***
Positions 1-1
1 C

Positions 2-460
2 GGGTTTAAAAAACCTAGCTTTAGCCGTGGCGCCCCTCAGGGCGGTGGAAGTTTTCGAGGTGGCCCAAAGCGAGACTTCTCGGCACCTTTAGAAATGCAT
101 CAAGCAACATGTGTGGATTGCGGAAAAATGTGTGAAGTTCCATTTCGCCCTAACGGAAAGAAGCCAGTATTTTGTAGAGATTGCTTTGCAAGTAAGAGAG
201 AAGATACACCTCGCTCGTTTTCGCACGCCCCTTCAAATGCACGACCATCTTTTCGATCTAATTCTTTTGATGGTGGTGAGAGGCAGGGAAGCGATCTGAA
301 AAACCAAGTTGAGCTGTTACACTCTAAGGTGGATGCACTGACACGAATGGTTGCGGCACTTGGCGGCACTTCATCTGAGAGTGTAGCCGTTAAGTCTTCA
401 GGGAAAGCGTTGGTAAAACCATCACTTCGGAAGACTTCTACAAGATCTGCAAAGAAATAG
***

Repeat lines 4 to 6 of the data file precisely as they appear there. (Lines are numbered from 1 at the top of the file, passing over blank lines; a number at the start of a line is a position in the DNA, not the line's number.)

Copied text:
2 GGGTTTAAAAAACCTAGCTTTAGCCGTGGCGCCCCTCAGGGCGGTGGAAGTTTTCGAGGTGGCCCAAAGCGAGACTTCTCGGCACCTTTAGAAATGCAT
101 CAAGCAACATGTGTGGATTGCGGAAAAATGTGTGAAGTTCCATTTCGCCCTAACGGAAAGAAGCCAGTATTTTGTAGAGATTGCTTTGCAAGTAAGAGAG
201 AAGATACACCTCGCTCGTTTTCGCACGCCCCTTCAAATGCACGACCATCTTTTCGATCTAATTCTTTTGATGGTGGTGAGAGGCAGGGAAGCGATCTGAA